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Coughing, wheezing or feeling out of breath? How to tell if that could mean you have COPD.

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Chronic obstructive pulmonary disease (COPD) makes it difficult to breathe easily. Although COPD can’t be cured, there are treatments available that may improve your ability to breathe.

It’s not always easy to tell if you have COPD. In fact, millions of Americans may have the disease and not realize it, according to the American Lung Association®. This Q&A provides information about symptoms, diagnosis and treatment of the condition so you’ll have a better idea of when it’s time to see a doctor.

What Is COPD?

COPD refers to a group of chronic lung diseases that damage the lungs, reduce airflow and affect breathing. These include:

      • Emphysema
      • Chronic bronchitis
      • Non-reversible asthma

All of these diseases reduce the amount of air that reaches your lungs. COPD-related breathing problems may occur if the sacs at the ends of the small airways in your lungs become damaged. You may also have trouble breathing if your air sacs or airways become less elastic or the wall of the airways becomes inflamed and thick. When the airways are inflamed, your lungs may begin to make too much mucus, which can block your airways and make it harder to breathe.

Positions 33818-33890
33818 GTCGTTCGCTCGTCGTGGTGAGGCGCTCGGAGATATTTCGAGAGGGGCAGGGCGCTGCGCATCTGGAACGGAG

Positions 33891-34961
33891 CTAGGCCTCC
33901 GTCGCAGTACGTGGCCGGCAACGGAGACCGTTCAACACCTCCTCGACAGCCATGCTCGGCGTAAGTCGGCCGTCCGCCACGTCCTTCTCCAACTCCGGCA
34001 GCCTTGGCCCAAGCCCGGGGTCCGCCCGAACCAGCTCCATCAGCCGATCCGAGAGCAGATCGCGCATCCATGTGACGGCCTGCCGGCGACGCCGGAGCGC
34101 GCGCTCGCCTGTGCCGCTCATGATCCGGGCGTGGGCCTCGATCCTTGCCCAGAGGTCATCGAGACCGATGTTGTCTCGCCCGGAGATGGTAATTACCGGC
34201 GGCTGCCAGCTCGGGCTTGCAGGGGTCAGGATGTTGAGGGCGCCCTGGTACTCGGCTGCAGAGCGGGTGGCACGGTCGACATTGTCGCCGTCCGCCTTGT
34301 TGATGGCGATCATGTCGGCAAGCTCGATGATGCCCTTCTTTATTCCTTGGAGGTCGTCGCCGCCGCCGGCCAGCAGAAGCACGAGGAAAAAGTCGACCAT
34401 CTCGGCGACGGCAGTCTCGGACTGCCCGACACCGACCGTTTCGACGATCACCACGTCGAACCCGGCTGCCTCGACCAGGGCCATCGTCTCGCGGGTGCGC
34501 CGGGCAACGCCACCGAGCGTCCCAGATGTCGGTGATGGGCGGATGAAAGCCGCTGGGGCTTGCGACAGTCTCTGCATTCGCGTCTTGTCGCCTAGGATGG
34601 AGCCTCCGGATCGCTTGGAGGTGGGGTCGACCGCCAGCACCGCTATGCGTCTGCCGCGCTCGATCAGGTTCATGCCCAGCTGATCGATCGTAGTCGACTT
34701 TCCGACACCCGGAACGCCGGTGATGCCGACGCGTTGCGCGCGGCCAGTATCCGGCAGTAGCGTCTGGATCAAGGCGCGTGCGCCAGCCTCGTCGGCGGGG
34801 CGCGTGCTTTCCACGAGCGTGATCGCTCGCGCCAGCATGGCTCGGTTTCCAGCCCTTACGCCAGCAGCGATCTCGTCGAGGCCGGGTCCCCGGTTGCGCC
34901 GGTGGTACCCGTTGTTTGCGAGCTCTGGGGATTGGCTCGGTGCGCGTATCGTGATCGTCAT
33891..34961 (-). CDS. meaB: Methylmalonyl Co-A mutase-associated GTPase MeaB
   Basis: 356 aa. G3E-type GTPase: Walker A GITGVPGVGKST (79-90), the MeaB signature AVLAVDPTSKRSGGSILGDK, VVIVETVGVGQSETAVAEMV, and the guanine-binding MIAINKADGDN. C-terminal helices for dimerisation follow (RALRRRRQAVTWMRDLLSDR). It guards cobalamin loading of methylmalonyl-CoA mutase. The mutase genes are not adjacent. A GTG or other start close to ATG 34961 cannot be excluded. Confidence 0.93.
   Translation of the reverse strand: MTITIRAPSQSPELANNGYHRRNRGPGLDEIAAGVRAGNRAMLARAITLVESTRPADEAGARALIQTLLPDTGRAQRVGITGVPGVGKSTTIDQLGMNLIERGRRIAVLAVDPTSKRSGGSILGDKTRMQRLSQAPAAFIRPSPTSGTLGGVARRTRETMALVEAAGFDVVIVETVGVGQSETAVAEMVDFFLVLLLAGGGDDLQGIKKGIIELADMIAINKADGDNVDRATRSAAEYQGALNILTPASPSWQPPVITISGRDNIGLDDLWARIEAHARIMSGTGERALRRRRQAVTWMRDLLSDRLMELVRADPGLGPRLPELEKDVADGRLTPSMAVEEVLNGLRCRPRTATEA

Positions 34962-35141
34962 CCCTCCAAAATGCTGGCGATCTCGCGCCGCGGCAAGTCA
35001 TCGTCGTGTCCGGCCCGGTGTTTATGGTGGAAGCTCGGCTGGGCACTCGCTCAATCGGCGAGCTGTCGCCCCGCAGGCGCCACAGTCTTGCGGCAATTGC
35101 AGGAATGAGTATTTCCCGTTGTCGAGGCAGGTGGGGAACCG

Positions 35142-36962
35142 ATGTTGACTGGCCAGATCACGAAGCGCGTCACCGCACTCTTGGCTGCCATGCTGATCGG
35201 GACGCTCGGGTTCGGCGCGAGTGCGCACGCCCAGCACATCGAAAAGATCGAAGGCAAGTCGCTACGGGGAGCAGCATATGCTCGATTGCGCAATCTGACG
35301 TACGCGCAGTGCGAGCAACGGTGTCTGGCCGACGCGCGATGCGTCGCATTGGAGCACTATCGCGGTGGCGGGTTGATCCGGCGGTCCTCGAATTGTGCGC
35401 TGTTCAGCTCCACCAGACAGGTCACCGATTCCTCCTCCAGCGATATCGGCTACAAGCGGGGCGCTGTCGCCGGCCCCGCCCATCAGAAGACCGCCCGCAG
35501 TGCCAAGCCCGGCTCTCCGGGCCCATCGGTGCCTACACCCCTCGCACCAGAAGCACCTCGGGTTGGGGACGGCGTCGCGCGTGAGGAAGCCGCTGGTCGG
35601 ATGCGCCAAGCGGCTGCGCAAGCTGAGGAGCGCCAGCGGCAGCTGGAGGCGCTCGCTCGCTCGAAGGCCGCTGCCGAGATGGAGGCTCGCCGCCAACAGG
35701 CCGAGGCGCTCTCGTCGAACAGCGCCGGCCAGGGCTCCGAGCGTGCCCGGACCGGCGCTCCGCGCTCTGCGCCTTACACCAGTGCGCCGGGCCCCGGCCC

What are the symptoms of COPD?

If you have COPD, these are some of the symptoms you may notice:

      • Constant cough
      • Coughing up mucus
      • Wheezing
      • Shortness of breath
      • Chest tightness
      • Fatigue

How is COPD diagnosed and treated?

Your doctor will perform a few tests that will help determine how well your lungs work. During one type of breathing test, called spirometry, you’ll take a deep breath and then will blow the air out as hard and fast as you can. The test gives your doctor important information about your ability to inhale and exhale air through your lungs. Depending on your symptoms, you may also have a blood test, chest X-ray or computed tomography (CT) scan of your lungs.

If you’re diagnosed with COPD, your doctor may prescribe one of these treatments:

      • Inhaled medications that decrease inflammation and open the airways
      • Antibiotics for lung infections
      • Vaccines to reduce your risk of developing flu, pneumonia or COVID-19
      • Oxygen therapy to improve your breathing if you have severe COPD
      • Pulmonary rehabilitation to help make everyday activities easier
      • Surgery to improve breathing if other treatments don’t help

When should you see a doctor?

If you’re not sure if you have COPD, call your doctor if you have any of the symptoms mentioned above. If you’ve already been diagnosed with COPD, contact your doctor if you notice any of these symptoms:

      • Feeling short of breath after walking a short distance
      • Coughing more
      • Wheezing
      • Using inhalers or oxygen more than usual
      • Producing more mucus or different-colored mucus
      • Blood in your mucus
      • Breathing problems that wake you up
      • Swelling in your ankles, legs or feet
      • Morning headaches
      • Confusion
      • Feeling dizzy when you wake up
      • Fever

The earlier COPD is treated, the better. Be sure to contact your doctor right away if you have symptoms that might indicate you have COPD, your symptoms get worse even with treatment or you don’t feel well and aren’t quite sure why.

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Date Last Reviewed: September 7, 2021

Editorial Review: Andrea Cohen, Editorial Director, Baldwin Publishing, Inc. Contact Editor

Medical Review: Perry Pitkow, MD

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